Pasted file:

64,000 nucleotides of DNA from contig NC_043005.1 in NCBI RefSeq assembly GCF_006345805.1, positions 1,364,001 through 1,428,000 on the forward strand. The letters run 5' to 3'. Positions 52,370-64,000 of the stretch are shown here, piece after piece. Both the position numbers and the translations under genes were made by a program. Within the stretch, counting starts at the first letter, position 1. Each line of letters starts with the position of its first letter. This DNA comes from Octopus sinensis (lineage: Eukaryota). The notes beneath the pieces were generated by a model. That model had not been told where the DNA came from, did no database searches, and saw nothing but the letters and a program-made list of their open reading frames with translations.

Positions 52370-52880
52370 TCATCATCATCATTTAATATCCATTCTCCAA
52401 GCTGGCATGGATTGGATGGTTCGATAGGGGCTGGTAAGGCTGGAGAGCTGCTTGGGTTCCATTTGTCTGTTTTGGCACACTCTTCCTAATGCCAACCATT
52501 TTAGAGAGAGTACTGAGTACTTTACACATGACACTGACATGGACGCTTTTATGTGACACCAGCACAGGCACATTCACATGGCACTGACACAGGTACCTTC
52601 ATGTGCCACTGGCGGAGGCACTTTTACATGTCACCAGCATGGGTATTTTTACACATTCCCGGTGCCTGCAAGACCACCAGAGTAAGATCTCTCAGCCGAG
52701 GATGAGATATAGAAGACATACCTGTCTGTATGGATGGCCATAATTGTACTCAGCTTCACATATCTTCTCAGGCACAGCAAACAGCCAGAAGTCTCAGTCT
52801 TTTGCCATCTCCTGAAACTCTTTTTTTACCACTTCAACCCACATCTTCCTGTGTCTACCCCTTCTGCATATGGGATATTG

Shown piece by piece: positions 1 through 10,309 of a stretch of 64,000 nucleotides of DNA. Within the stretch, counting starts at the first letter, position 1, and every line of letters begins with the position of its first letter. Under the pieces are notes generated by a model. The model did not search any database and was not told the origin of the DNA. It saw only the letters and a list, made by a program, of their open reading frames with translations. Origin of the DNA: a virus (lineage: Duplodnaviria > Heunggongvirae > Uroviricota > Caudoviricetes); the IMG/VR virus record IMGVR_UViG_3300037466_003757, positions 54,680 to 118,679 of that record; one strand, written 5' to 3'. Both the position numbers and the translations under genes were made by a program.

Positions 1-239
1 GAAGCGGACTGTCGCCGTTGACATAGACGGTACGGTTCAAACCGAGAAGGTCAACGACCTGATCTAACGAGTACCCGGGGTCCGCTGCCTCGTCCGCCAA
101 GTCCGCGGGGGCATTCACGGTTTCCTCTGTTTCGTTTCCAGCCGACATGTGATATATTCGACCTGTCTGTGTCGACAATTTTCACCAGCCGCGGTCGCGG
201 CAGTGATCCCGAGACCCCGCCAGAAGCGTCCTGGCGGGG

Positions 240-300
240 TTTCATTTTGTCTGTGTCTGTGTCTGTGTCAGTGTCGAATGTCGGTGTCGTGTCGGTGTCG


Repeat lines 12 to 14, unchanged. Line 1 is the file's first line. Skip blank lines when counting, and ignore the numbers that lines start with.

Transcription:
101 GTCCGCGGGGGCATTCACGGTTTCCTCTGTTTCGTTTCCAGCCGACATGTGATATATTCGACCTGTCTGTGTCGACAATTTTCACCAGCCGCGGTCGCGG
201 CAGTGATCCCGAGACCCCGCCAGAAGCGTCCTGGCGGGG

Positions 240-300